Past, Present and Future
By Dr. Gideon Hadas
Ein Gedi is
one of the most beautiful places in the world, if not the most… a combination
of stony desert mountains, green oasis fed by mountain springs and the
many-coloured Dead Sea, the lowest place in the world. Its geology and history
are equally fascinating. The ancient Jewish village of Ein Gedi was inhabited
in Biblical times and destroyed and rebuilt again and again over the centuries.
Before the founding of kibbutz Ein Gedi in 1956 it had not been inhabited for
The Ein Gedi
oasis site lies at the foot of the Judean Mountains, on the western shore of
the Dead Sea, between the nature reserves of Nahal David and Nahal Arugoth. In
between is the settlement spur, where the village was built over the period of
many years and where, at the eastern part, is the Byzantine period synagogue,
roofed today by a large tent. To the north are the mango groves of kibbutz Ein
Gedi, and to the east are plantations of date palms. To the west, high above
the settlement is the vast Judean desert.
In December 2013 we
intend to finish revealing the "Halfi Son House" attached to the largest
dwelling house in the village by the synagogue that might be "Halfi
House" whose name is mentioned in the synagogue inscriptions.
We will continue the excavations from
January 2013, when we completed to reveal the "Halfi House", and now
we will expose the large building attached to it and the alleys bordering it to
the north and west.
The first excavations in Ein Gedi, directed by
Professor B. Mazar in the 60's, uncovered the First Temple settlement at Tel
Goren and the Chalcolithic temple. In the 70's Professor D. Barag and Dr. Y. Porat
excavated the Byzantine synagogue and started to reveal a few buildings. In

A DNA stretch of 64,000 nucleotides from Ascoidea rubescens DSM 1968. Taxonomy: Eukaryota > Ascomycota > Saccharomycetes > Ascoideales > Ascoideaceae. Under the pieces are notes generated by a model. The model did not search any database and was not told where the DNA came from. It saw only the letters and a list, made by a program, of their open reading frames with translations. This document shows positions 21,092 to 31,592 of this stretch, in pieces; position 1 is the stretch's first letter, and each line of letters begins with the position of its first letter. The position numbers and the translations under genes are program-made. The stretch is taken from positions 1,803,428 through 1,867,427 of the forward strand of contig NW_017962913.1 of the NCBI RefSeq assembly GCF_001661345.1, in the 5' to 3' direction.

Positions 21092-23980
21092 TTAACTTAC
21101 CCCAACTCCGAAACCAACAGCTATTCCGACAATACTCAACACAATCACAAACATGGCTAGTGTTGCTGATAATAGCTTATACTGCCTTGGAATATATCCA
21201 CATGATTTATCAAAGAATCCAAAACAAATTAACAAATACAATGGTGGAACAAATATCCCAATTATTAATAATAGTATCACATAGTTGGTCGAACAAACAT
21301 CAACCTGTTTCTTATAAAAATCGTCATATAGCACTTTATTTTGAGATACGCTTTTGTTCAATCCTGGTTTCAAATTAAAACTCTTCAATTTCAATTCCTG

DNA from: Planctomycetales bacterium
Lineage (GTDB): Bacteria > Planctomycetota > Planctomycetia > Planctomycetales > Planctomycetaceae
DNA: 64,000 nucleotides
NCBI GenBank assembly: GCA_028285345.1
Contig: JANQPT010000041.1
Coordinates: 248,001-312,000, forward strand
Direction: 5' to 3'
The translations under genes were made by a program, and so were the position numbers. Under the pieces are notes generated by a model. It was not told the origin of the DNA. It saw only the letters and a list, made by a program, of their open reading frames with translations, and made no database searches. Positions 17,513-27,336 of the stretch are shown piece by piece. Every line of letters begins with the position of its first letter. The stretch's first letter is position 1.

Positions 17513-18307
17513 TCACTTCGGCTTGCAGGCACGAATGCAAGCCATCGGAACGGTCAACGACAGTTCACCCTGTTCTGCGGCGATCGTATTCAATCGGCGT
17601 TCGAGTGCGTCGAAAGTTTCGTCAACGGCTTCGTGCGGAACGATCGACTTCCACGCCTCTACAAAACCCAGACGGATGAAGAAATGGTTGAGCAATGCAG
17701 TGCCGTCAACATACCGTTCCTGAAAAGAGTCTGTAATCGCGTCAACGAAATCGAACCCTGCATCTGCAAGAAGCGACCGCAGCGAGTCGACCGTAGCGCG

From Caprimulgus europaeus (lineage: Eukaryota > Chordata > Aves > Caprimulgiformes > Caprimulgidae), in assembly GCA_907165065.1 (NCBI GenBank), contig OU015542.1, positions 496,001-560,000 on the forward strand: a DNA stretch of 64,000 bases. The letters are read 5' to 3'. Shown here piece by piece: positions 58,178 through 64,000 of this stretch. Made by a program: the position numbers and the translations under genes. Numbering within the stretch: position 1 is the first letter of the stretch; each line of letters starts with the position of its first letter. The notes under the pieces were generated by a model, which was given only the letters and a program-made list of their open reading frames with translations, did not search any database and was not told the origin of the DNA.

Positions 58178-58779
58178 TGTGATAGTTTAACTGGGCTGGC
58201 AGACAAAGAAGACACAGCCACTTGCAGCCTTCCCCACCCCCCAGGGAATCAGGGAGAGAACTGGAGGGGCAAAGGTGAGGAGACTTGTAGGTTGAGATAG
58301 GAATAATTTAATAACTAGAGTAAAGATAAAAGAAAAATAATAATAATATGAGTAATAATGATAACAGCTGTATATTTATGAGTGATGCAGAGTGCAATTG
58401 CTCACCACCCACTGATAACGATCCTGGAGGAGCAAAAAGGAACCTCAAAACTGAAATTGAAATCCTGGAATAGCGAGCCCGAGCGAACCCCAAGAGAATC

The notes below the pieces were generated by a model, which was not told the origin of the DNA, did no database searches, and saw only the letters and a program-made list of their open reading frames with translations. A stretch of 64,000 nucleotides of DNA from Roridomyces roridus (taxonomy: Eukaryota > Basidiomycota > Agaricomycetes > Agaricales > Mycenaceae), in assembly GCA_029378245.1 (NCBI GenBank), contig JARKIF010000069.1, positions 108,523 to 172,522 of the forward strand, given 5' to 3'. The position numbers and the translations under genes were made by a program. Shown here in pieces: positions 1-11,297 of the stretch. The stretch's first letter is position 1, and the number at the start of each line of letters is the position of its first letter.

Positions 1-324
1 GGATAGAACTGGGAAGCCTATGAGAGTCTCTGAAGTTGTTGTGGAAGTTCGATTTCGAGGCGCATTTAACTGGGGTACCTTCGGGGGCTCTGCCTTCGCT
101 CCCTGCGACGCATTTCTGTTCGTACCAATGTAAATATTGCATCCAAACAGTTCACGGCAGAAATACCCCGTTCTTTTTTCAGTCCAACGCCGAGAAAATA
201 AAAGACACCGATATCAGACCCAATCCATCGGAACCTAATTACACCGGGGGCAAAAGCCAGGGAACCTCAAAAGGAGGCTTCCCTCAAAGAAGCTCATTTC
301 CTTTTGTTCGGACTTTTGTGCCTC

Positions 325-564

1995 I cleaned the alleys and bulks that remained there since the 70's.
From 1996-2002 Professor Y. Hirschfeld uncovered the
adjoining Byzantine village. I worked with him during these seven years as an area
After Professor Hirschfeld announced that he was ending his
work in Ein Gedi, I took upon myself to carry on the study of the oasis. In
this I was encouraged and helped by a devoted team of international volunteers who
understand the importance of continuing this work. So was born the archaeological expedition of the Ein Gedi
During 2003 - 2010 we, the Ein Gedi Oasis Excavations expedition,
uncovered part of a Jewish village from the late Second Temple (Roman) period. We
have uncovered some ten houses all of the same period, complete with the clay
vessels used by their inhabitants and the ovens where every family baked its
own bread and meals. We also exposed a alley between the houses and now have a
better understanding of the rural Jewish settlement which was here ca. 2000
Over the years of
excavations it became clear that the Jewish settlement in Ein Gedi began at the end of
the First Temple Period in the 7th century BCE, and ended in the 6th century CE.
That is to say, in the Ein Gedi oasis, Jewish settlement existed continuously
for about a thousand years. It was assumed that all during this period, the permanent
dwellings of the settlement
in Ein Gedi were only built along the natural ridge on which lies Tel
Goren and the
Now, the expedition is going to combine together the site of
the Ancient Synagogue of Ein Gedi with the late Prof. Hirschfeld's excavation of
the Byzantine village nearby. The idea is to save it from neglect and to enrich
the visitors understanding there, with a complete experience of visiting the 6th
century village with its synagogue.
The expedition also intends to continue looking
for the magnificent Hasmonean or Herodian palace awaiting discovery somewhere in the oasis. Many architectural elements from such a building have been found — in the
Roman Bath, where its capitals
were reused as paving stones, and in many places in the village, Roman and Byzantine,
reused as building stones.
Ultimately, we envisage a complete archaeological
park between the two nature reserves of Nahal David and Nahal Arugoth encompassing Jewish settlement from the First Temple, Roman and Byzantine periods.
The excavations and processing the finds rely exclusively on
donations, which can be sent to:
Israel Exploration Society / Ein
Gedi Oasis Excavations directed by G. Hadas
POB 7041 / 5
Avida St. / Jerusalem 91070 / Israel
Bank Hapoalim / Branch
King George St. 16 / Jerusalem / Israel
Account no. 100497
Name of the account: Israel
Ein Gedi Oasis Excavations directed
by G. Hadas
Instructions for transfer of funds via P.E.F.
To: P.E.F. Israel Endowment Funds,
317 Madison Avenue, Suite 607 / New
York, NY 10017 / USA
Attention: Mr. Ben Harrison Frankel,